Less invasive node surgery ‘safe’
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Date: November 11, 2010 09:54PM
SENTINEL-lymph-node (SLN) surgery is a safe and effective alternative to the more invasive routine axillary-lymph-node dissection (ALND), with equivalent survival rates in breast cancer patients with clinically negative lymph nodes.
These findings from the largest randomised surgical trial of breast cancer to date, in The Lancet Oncology, “should benefit the majority of breast cancer patients”.
ALND removes all the lymph nodes in the underarm region. The technique is used to maximise breast cancer survival and regional control, and to determine if cancer has spread beyond the breast.
But the procedure is associated with unpleasant side-effects including nerve damage and reduced arm and shoulder function. SLN surgery involves the removal of only the sentinel nodes, the first set of lymph nodes under the arm that cancer spreads to.
The technique was designed to preserve tissue and minimise side-effects, but still achieve the same cancer control.
The national surgical adjuvant breast and bowel project (NSABP) B-32 trial was set up to establish whether SLN surgery can achieve the same survival and regional control as ALND, but with fewer side effects.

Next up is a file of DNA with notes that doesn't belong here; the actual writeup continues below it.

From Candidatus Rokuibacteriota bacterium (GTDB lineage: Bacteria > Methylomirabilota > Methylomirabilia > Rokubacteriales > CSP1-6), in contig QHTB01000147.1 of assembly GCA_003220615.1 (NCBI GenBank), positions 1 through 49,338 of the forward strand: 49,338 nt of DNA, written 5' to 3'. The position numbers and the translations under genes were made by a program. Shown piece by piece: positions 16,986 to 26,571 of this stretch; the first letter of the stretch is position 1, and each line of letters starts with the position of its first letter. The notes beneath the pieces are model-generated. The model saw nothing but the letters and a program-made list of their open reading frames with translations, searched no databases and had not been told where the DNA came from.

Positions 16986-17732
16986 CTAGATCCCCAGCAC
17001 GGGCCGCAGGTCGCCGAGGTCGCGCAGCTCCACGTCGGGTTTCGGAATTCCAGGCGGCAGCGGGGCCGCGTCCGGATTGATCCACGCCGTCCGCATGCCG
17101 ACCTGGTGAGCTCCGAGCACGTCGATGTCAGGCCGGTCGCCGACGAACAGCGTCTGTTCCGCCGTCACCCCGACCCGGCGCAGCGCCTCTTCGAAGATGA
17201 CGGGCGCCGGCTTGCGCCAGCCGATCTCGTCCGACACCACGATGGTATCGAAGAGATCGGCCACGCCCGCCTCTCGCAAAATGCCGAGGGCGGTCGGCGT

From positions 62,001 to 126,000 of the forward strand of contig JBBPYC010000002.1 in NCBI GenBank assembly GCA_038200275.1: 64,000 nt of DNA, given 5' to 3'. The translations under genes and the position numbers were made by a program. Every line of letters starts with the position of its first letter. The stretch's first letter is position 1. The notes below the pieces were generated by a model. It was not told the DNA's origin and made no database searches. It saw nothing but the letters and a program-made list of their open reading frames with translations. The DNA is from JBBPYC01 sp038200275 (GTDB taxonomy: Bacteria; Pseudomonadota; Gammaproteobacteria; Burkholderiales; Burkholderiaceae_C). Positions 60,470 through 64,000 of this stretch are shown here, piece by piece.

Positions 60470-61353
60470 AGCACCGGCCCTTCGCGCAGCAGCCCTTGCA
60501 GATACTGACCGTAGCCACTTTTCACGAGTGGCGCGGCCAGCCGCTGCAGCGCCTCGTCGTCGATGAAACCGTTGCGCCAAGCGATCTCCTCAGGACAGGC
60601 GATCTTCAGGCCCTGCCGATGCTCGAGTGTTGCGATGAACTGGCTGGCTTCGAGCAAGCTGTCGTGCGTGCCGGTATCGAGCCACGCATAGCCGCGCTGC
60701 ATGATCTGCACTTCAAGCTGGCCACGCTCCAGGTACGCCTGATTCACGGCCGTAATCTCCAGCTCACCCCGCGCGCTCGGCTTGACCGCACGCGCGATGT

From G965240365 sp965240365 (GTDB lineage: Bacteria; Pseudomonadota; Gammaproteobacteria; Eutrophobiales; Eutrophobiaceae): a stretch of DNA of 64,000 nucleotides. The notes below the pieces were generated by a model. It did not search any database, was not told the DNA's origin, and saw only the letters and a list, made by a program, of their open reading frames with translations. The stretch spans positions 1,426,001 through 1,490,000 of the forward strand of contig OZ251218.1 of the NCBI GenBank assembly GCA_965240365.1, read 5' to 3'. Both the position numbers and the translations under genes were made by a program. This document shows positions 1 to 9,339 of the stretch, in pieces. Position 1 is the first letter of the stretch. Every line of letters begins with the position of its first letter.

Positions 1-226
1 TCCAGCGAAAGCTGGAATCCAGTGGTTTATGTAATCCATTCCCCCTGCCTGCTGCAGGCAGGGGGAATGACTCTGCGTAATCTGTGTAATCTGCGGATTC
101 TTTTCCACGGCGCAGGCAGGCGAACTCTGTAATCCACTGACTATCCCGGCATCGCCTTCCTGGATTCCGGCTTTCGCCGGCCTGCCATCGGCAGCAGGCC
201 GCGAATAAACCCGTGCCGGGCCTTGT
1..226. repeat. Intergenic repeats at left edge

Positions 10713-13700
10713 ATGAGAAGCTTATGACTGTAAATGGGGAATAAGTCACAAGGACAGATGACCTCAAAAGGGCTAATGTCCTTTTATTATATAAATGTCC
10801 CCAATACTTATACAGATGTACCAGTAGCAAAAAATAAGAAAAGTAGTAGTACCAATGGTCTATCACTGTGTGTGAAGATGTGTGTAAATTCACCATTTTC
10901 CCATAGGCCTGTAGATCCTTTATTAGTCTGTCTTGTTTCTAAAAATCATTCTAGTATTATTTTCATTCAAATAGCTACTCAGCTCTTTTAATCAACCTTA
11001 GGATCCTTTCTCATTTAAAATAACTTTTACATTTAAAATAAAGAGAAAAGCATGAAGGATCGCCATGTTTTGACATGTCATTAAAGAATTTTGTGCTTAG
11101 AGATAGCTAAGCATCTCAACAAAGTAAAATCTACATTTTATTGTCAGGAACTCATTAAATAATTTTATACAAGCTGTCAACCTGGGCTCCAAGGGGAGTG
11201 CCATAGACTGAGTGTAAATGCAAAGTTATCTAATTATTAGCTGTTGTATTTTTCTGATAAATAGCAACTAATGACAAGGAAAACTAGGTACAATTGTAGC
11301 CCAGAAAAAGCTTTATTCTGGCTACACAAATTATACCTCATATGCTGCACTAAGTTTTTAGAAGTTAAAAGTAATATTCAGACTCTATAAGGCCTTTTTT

Nearly six thousand women with SLN-negative breast cancer were recruited from 80 centers in the US and Canada and randomly assigned to SLN surgery plus ALND (group 1) or SLN surgery alone (group 2).
Patients were assessed at four to six-month intervals for overall survival, disease-free survival, and regional control. The trial was designed to detect a small 2% difference in survival to ensure that any reduction in morbidity was not at the expense of reduced survival.
After a mean follow-up of eight years, there were no significant differences in overall survival, disease-free survival, or regional control between the two groups.
Functional arm deficits, sensory problems and lymphoedema were all decreased in the SLN alone group. Acute adverse side-effects were limited to allergic reactions in 46 patients, mostly related to the blue dye used in the SLN biopsy procedure.
The authors said: “The results from B-32 show that in the SLN-negative population, any survival advantage of full ALND is fully mitigated by simply removing the SLNs.
“SLN surgery alone with no further ALND is an appropriate, safe, and effective therapy for breast cancer patients with clinically negative lymph nodes…SLN surgery represents the next major step in reducing the extent of surgical procedures to treat breast cancer.”
John Benson, from the Cambridge university teaching hospitals trust, said: “This paper vindicates contemporary practice of SLN biopsy and provides support for a reduction in extent of axillary surgery for most patients with breast cancer.”